In a shocking twist of events, Shigeru Miyamoto, the genius mind behind the Mario and Legend of Zelda franchises has taken a step back from hardware development, in order to focus more on the software side of things in Nintendo. However, that’s not all he said, as he also believes that the Wii U’s lack of success in the 8th generation of console gaming is due to a “lack of understanding,” in an interview with Fortune this past Tuesday.
Concerning his position in Nintendo, Miyamoto-san had this to say:
“I’ve pulled myself back out of some of the hardware section and I’m really focused on some of the software that I’m involved in—for example, the new Starfox game…Of course I am observing and looking at the hardware, but I am not actively participating and making decisions.”
This is truly an interesting notion, considering that the NX, Nintendo’s newest console offering is possibly 2 years away, and we’ll most likely hearing about this at E3 2016, as Nintendo was speaking with third-party publishers about it at this past E3, which according to many insiders, the reception received was reportedly “positive.”
But with news of this new console that’s on the horizon, Miyamoto blamed failure of the Wii U on the popularity of the tablet, as well as the consumer misunderstanding of what Nintendo was truly set to do with the console.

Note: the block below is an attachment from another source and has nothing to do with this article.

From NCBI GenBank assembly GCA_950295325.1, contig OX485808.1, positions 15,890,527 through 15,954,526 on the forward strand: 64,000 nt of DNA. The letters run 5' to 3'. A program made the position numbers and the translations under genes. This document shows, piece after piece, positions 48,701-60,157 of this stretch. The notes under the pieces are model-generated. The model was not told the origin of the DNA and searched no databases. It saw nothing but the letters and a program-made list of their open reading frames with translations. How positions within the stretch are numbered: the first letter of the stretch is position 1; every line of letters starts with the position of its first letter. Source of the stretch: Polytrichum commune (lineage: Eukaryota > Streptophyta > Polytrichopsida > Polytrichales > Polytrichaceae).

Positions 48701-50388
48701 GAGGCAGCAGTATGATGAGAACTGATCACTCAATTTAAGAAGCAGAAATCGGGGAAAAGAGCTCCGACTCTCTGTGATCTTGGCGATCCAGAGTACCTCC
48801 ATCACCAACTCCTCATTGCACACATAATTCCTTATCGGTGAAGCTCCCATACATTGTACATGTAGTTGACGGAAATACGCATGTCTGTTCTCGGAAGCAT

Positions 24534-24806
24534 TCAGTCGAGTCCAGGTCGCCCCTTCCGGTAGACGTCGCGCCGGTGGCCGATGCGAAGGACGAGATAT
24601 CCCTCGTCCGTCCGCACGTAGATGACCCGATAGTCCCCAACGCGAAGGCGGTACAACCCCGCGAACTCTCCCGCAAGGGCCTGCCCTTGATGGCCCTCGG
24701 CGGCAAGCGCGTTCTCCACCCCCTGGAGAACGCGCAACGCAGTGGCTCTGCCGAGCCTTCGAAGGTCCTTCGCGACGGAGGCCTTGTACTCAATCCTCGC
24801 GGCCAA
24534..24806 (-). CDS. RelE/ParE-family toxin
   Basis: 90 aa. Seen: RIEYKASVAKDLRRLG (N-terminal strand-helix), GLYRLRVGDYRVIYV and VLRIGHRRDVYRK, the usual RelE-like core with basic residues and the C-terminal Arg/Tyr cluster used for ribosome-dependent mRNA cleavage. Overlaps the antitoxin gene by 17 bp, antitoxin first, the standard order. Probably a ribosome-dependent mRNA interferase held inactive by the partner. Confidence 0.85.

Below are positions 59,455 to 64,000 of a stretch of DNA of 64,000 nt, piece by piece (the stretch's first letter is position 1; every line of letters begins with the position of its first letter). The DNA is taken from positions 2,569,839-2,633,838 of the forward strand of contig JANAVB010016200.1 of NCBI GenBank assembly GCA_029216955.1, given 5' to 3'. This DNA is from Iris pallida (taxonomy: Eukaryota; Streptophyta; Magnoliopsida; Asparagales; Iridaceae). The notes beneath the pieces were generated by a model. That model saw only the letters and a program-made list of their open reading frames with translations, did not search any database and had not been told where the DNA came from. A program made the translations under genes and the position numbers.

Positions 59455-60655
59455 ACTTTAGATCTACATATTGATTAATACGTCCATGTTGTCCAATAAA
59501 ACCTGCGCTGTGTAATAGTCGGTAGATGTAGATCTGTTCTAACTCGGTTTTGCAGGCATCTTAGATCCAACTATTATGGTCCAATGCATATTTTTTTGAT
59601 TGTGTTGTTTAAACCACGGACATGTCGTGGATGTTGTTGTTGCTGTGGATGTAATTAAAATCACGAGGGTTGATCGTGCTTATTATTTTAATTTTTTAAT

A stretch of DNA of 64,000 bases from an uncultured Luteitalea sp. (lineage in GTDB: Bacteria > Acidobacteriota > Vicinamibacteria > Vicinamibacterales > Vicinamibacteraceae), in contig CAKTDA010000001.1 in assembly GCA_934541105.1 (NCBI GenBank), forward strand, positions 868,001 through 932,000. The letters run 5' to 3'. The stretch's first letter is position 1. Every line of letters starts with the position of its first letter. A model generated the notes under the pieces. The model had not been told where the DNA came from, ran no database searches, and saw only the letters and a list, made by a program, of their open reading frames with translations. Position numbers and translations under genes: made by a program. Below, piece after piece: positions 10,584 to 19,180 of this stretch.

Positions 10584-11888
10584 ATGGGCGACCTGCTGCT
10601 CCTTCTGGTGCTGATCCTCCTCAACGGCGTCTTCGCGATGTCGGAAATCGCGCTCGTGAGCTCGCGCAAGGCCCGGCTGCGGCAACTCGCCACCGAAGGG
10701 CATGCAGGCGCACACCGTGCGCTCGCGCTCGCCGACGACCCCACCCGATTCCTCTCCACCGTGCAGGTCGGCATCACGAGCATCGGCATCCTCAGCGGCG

“I feel like people never really understood the concept behind Wii U and what we were trying to do…I think the assumption is we were trying to create a game machine and a tablet and really what we were trying to do was create a game system that gave you tablet-like functionality for controlling that system and give you two screens that would allow different people in the living room to play in different ways. …. Unfortunately, because tablets, at the time, were adding more and more functionality and becoming more and more prominent, this system and this approach didn’t mesh well with the period in which we released it.”
Miyamoto also stated that he regrets that the Wii U will never live up to it’s full potential as a result. It’s also interesting that it took both Sony and Microsoft less than a year each to move the amount of consoles that Nintendo did in two and a half total years.